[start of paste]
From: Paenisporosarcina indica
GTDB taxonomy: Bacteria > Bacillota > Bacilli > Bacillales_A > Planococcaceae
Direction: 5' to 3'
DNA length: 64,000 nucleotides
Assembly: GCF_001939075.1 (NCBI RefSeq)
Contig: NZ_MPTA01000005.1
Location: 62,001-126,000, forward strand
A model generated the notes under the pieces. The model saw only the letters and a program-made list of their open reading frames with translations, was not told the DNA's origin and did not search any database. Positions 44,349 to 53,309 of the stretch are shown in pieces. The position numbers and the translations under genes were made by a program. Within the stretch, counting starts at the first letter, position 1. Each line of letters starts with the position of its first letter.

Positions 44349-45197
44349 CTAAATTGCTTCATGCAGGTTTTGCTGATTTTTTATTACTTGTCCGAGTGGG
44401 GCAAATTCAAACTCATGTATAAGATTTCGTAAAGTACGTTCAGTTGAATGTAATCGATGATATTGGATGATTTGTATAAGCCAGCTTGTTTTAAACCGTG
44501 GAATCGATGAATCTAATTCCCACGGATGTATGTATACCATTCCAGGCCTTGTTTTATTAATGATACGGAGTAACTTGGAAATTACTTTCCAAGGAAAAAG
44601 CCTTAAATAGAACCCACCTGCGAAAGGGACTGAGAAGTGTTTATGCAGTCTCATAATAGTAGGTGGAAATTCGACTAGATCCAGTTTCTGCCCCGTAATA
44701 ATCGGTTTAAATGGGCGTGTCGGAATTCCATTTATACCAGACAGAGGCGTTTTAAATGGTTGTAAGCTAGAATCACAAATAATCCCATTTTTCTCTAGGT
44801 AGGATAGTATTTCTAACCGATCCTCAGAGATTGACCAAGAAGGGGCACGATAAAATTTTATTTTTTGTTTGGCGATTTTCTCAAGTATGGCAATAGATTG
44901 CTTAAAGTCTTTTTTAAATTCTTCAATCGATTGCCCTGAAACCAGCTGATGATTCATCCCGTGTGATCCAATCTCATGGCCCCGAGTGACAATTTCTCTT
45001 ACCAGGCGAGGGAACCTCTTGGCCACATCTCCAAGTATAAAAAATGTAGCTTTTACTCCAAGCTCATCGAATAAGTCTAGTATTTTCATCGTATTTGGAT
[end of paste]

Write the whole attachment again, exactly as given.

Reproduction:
From: Paenisporosarcina indica
GTDB taxonomy: Bacteria > Bacillota > Bacilli > Bacillales_A > Planococcaceae
Direction: 5' to 3'
DNA length: 64,000 nucleotides
Assembly: GCF_001939075.1 (NCBI RefSeq)
Contig: NZ_MPTA01000005.1
Location: 62,001-126,000, forward strand
A model generated the notes under the pieces. The model saw only the letters and a program-made list of their open reading frames with translations, was not told the DNA's origin and did not search any database. Positions 44,349 to 53,309 of the stretch are shown in pieces. The position numbers and the translations under genes were made by a program. Within the stretch, counting starts at the first letter, position 1. Each line of letters starts with the position of its first letter.

Positions 44349-45197
44349 CTAAATTGCTTCATGCAGGTTTTGCTGATTTTTTATTACTTGTCCGAGTGGG
44401 GCAAATTCAAACTCATGTATAAGATTTCGTAAAGTACGTTCAGTTGAATGTAATCGATGATATTGGATGATTTGTATAAGCCAGCTTGTTTTAAACCGTG
44501 GAATCGATGAATCTAATTCCCACGGATGTATGTATACCATTCCAGGCCTTGTTTTATTAATGATACGGAGTAACTTGGAAATTACTTTCCAAGGAAAAAG
44601 CCTTAAATAGAACCCACCTGCGAAAGGGACTGAGAAGTGTTTATGCAGTCTCATAATAGTAGGTGGAAATTCGACTAGATCCAGTTTCTGCCCCGTAATA
44701 ATCGGTTTAAATGGGCGTGTCGGAATTCCATTTATACCAGACAGAGGCGTTTTAAATGGTTGTAAGCTAGAATCACAAATAATCCCATTTTTCTCTAGGT
44801 AGGATAGTATTTCTAACCGATCCTCAGAGATTGACCAAGAAGGGGCACGATAAAATTTTATTTTTTGTTTGGCGATTTTCTCAAGTATGGCAATAGATTG
44901 CTTAAAGTCTTTTTTAAATTCTTCAATCGATTGCCCTGAAACCAGCTGATGATTCATCCCGTGTGATCCAATCTCATGGCCCCGAGTGACAATTTCTCTT
45001 ACCAGGCGAGGGAACCTCTTGGCCACATCTCCAAGTATAAAAAATGTAGCTTTTACTCCAAGCTCATCGAATAAGTCTAGTATTTTCATCGTATTTGGAT